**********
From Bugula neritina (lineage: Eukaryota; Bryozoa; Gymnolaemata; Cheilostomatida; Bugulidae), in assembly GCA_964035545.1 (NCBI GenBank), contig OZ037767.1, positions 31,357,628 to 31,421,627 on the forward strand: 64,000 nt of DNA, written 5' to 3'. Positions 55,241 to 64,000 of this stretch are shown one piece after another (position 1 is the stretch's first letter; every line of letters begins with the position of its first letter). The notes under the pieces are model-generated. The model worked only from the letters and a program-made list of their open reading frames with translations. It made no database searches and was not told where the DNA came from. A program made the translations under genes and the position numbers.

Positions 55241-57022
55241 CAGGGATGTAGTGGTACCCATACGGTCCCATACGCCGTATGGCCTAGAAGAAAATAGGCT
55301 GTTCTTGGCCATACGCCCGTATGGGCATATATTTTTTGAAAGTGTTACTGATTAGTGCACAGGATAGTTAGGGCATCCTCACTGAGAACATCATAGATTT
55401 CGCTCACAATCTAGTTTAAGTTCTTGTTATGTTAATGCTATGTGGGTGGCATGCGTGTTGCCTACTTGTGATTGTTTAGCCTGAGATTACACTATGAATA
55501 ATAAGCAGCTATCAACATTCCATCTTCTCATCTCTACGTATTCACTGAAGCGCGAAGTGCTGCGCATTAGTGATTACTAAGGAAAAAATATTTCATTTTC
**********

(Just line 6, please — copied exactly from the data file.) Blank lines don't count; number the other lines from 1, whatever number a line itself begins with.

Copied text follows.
55501 ATAAGCAGCTATCAACATTCCATCTTCTCATCTCTACGTATTCACTGAAGCGCGAAGTGCTGCGCATTAGTGATTACTAAGGAAAAAATATTTCATTTTC